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Tech Reviews: Flexible USB Keyboard and USB Car Charger from BudgetGadgets.com

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The two gadgets under scrutiny today both come from BudgetGadgets.com.  The first is the blue silicon USB flexible keyboard and the second is a car cigarette-lighter power adapter that accepts USB cables like those used to charge the MP3 players, cameras, and GPS devices.  How do they stack up, and is any quality sacrificed for a bargain price?  Let's take a look.

First, let's preface any comments about this sort of flexy keyboard with the fact that — at least from the user reviews of flexible keyboards on Amazon and New Egg — these keyboards don't function well for typing.  As ridiculous as that sounds, many people still like them for the portability, ease of cleaning, and virtual indestructibility.  For certain environments high in moisture, dirt, or dust, these keyboards would endure well.  You still need to consider that touch-typers hate them, lamenting the force and excess precision needed to register some keypresses; pressing the edge of a key or hitting it unevenly or at an angle will get you no output.  Those who hunt-and-peck fare better with them.

With all that said, this keyboard performs just like the rest, for better or worse.  The silicon exterior feels good under the fingers, but the responsiveness of it is iffy at best.  Here is an example of what you can expect.  The top sentence was touch-typed directly on my laptop keyboard, and the bottom is what I got trying to touch-type the same sentence with the flexible USB keyboard:

I like to go outside
ilike togotide

Playing at the park is fun
playingtte prk i fn

Lundqvist lunges forward
Lndqist lungesfoward

It's a four-on-three situation
it' four-o-the iuion

I wish this keyboard would actually work.
 whthi kebordd tuy wr.

It's as if I were having a seizure while typing.
itasf Iwere ng a aseizurewe tyng

Having used one of these flexy keyboards myself now and seeing that this particular one reflects the rule, not the exception, it makes those flying-fingers typing scenes by Justin Long in Live Free or Die Hard seem about as believable as Goldblum's virus that took down Independence Day's aliens.

I thought maybe it just needed broken in, but I've been using it for a few weeks now and it's no better than the day I bought it.  On the upside, you can roll it up, fold it, submerge it in water, or deform it just about any way you want and it still works fine.  Just don't fold it up while plugged in and using it; this can cause keys to stop working or generate random output.  It's also the most portable type of keyboard ever made, and this particular make/model has a full set of keys, something many do not, including a numerical pad, Print Screen, Scroll Lock, Pause, Page Up/Down, Home/End, Insert/Delete, a Windows key, and special buttons for Wake Up, Sleep, and Power.  Now, if only it were more responsive and forgiving to typists.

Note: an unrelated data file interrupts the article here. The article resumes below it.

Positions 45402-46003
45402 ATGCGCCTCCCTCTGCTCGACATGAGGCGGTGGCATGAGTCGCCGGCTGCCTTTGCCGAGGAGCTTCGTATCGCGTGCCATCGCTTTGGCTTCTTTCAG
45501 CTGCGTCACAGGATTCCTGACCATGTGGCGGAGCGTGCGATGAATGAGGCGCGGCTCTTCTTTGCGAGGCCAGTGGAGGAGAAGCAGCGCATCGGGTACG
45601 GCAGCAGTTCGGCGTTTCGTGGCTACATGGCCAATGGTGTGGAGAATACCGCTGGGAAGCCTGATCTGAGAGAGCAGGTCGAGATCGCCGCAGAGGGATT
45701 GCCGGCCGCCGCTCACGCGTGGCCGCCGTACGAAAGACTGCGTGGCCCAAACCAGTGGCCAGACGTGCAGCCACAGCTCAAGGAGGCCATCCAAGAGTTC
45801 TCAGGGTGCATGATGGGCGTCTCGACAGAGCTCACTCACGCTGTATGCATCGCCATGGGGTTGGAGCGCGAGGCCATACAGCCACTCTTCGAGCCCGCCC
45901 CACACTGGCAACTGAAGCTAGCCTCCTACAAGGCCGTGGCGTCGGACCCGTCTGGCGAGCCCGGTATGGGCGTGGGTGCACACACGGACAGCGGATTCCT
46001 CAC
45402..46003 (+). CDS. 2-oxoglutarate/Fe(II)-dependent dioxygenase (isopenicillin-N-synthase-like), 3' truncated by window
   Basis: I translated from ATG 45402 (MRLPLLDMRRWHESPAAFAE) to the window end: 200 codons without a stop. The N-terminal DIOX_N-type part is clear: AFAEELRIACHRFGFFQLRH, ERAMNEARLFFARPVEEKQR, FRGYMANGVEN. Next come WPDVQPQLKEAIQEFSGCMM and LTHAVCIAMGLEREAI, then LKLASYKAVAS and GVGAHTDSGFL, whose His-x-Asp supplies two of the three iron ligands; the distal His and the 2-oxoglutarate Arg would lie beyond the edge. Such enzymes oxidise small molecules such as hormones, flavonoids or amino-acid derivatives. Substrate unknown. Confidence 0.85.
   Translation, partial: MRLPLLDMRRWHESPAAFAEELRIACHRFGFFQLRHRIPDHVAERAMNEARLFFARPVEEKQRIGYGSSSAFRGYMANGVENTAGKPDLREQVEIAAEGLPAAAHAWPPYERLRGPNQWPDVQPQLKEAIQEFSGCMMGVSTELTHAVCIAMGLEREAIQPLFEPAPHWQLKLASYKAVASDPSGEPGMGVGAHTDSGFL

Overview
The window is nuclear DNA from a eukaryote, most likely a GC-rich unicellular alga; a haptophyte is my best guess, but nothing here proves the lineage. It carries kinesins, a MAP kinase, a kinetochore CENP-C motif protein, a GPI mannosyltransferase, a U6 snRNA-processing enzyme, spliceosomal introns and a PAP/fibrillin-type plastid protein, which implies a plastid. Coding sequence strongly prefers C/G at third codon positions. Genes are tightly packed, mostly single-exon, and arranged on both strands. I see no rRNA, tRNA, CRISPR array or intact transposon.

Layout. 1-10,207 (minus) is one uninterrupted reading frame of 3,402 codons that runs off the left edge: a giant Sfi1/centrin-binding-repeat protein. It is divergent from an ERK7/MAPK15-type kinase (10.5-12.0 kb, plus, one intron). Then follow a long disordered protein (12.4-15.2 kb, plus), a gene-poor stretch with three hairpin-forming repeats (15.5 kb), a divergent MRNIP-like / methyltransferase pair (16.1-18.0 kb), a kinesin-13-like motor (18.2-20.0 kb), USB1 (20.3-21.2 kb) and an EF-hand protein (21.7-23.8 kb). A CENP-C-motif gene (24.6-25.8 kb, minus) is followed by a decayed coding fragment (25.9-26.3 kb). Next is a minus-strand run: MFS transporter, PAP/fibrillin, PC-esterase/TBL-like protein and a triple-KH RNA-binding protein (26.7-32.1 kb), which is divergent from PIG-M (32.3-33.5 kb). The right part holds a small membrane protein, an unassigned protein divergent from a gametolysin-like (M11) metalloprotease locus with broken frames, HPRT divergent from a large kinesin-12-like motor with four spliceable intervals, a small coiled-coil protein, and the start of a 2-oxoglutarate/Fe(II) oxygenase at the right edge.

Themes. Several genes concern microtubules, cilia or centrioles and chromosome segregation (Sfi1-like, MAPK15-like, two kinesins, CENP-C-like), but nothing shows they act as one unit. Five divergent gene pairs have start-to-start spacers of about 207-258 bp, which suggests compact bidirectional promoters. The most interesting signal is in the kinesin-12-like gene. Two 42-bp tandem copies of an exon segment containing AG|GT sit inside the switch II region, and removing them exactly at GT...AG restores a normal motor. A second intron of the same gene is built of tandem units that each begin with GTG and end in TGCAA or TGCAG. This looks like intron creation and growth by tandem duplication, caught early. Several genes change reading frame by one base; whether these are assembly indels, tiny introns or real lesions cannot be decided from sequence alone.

For very limited or emergency use or for specific situations that a standard keyboard would never survive, this isn't a bad alternative; just know the shortcomings going in.  It does no worse than the others of its ilk, but it can be a pain to use.  The brief manual has a number of typos, grammatical, and mechanical errors I can only assume are translation problems (BudgetGadgets.com originates in China).  Some more localization and clean-up would have been nice, but it's not terribly necessary since the keyboard is totally plug-and-play.  No drivers are needed, and no software is included.

The other gizmo I'm looking at today is a car charger designed for devices that typically charge off a powered USB port.  Many MP3 players can only be charged this way without a special adapter, and other devices have come to accept a USB charge over the years.  The charger's rated for 12-24V DC input and 5.0V DC output, and current of 800MA.  This should be compatible with a fairly wide range of devices; the ones I tested it with were an Apple iPod Nano, a Creative Zen Mozaic, and a Sony NV-U44 GPS unit.  

About Mark Buckingham

  • http://pwinn.tumblr.com/ Phillip Winn

    I’ve never used one of these flexy keyboards, but somehow this doesn’t surprise me. The big heavy clicky IBM keyboards are still my theoretical ideal, though I don’t use one any more.

  • Mark Buckingham

    Sounds like the keyboards used for my typing class in high school. The firm and loud clicking feedback definitely let me know when the keypress registered.

    I have non-flexy Logitech slim backlit keyboard I got around Christmas I’ve been meaning to review that I really like, despite its quietness and shallow key press depth.

  • http://www.ehow.com/how_5042075_iphone-iphone-apps.html w I Got a Free iPhone With Free iPhone Apps

    I was just now googling around about this when I came by your post. I’m simply stopping by to say that I very much liked seeing this post, it’s very well written. Are you going to post more on this? It seems like there’s more depth here for later posts.

  • Jack

    I used one of these flexible keyboards when they first came out.

    I dont know where these keyboards are at with current improvements but the ones i found I agree they cant be used for fast typing which rules out a lot of things.

    In my opinion they are ok for admin tasks but i dont know how they would fare for gaming, i believe they are portable which is fine but they might not be accurate enough for fast paced activities

  • Netty

    I own such a flexible keyboard and use it most time outside (“in nature) where nature would destroy a normal keyboard (sand, water etc.)

  • Julius

    I have these 2 the flexible keyboard and the dual usb wall charger. Unfortunately my Keyboard has been broke because of tea spilled in it.